Home Electrical Safety Tips: Part I

An estimated 25,900 residential building electrical fires were reported to fire departments within the United States each year. These fires caused an estimated 280 deaths, 1,125 injuries and $1.1 billion in property loss.  The leading factors contributing to the ignition of residential building electrical fires were other electrical failure, malfunction (41 percent), unspecified short-circuit arc (25 percent), and short-circuit arc from defective, worn insulation (12 percent).  Smoke alarms were present in 50 percent and automatic extinguishing systems were present in 2 percent of electrical fires that occurred in occupied residential buildings.  Remember to always have smoke detectors and make sure to test them monthly.  Here are some other things every home owner should know how to do:

Listen to your breaker

A breaker that trips immediately after it is reset is alerting you that there is an electrical problem.  Sometimes the breaker itself is to blame and in some cases there may just be too large of an electrical load operating on that circuit.  However it is more likely that the breaker is tripping because there is a severe electrical problem.  If you keep flipping that breaker, the fault may cause a panel fire.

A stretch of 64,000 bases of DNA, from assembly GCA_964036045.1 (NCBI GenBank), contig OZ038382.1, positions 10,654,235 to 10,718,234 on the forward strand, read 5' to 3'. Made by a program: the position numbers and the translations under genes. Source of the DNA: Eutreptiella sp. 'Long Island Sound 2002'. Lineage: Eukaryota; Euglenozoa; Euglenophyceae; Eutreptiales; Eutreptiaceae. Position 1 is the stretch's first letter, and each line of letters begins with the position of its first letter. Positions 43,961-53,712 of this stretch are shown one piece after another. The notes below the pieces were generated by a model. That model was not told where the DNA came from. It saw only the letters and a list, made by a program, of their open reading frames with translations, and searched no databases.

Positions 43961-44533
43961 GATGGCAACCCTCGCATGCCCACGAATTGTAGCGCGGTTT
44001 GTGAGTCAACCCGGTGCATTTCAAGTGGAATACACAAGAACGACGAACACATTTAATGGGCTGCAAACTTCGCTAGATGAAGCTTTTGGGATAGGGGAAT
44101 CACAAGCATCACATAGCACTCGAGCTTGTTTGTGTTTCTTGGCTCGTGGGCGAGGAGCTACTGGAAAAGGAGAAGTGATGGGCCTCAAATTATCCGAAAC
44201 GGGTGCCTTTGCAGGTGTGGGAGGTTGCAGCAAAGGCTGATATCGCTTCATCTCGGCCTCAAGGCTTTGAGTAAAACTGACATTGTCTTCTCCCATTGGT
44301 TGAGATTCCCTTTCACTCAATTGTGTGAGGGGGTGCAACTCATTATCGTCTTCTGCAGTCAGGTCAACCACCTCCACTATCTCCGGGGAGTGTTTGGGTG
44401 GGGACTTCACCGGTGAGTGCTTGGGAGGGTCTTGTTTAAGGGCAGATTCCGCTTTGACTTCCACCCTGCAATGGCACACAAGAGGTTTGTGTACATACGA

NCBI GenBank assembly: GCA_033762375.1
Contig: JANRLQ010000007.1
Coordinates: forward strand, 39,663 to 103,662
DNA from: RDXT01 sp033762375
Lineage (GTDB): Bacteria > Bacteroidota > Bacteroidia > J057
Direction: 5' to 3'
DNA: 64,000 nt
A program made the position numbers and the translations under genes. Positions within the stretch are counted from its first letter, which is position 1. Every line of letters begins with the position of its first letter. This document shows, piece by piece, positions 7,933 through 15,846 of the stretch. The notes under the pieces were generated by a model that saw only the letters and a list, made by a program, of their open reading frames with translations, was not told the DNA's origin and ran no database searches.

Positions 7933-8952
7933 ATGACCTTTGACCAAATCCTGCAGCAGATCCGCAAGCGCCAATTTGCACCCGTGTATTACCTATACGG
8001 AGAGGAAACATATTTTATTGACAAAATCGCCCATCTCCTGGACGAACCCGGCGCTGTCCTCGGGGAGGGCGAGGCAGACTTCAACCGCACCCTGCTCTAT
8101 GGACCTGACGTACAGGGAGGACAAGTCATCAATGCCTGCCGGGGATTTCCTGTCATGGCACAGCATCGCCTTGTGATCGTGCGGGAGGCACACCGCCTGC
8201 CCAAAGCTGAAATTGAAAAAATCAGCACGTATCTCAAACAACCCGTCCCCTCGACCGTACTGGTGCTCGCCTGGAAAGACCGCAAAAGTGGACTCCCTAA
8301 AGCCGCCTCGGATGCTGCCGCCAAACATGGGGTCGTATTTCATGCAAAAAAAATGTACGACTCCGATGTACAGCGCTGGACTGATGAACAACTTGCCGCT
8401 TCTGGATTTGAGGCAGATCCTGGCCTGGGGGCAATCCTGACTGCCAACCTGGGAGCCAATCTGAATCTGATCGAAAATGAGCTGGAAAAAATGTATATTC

Know when to fight and when to flee.

Firefighters recommend that if you have any doubt about fighting a fire, you’re best bet is to get out of the house as quickly as possible. Once you’re safely outside, call the fire department. If you decide that there’s a reasonable chance that you can fight a fire and win, then stand your ground, but don’t let the fire get between you and the exit.

Never throw water on an electrical fire.

Going for a water bucket or hose at the first sight of fire is natural, but not a good choice in the case of an electrical fire.  Water conducts electricity (this is why you don’t want to be in a lake during a lightning storm), so throwing water on the fire could cause it to get larger. Instead, use a chemical fire extinguisher that can be purchased at most hardware stores.

Use your fire extinguisher effectively.  The first thing to do is to make sure the fire extinguisher charge date has not expired.  If it has, either replace or recharge it immediately. 

Also follow the PASS method:

*Pull the fire extinguisher’s safety pin.

*Aim the extinguisher nozzle at the base of the fire.

*Squeeze the extinguisher’s handle.

*Sweep the extinguisher’s nozzle in a side-to-side motion until the flames are out.

The most important thing is to be safe and remember to call 911 because the fire department is always the best option when a fire occurs.

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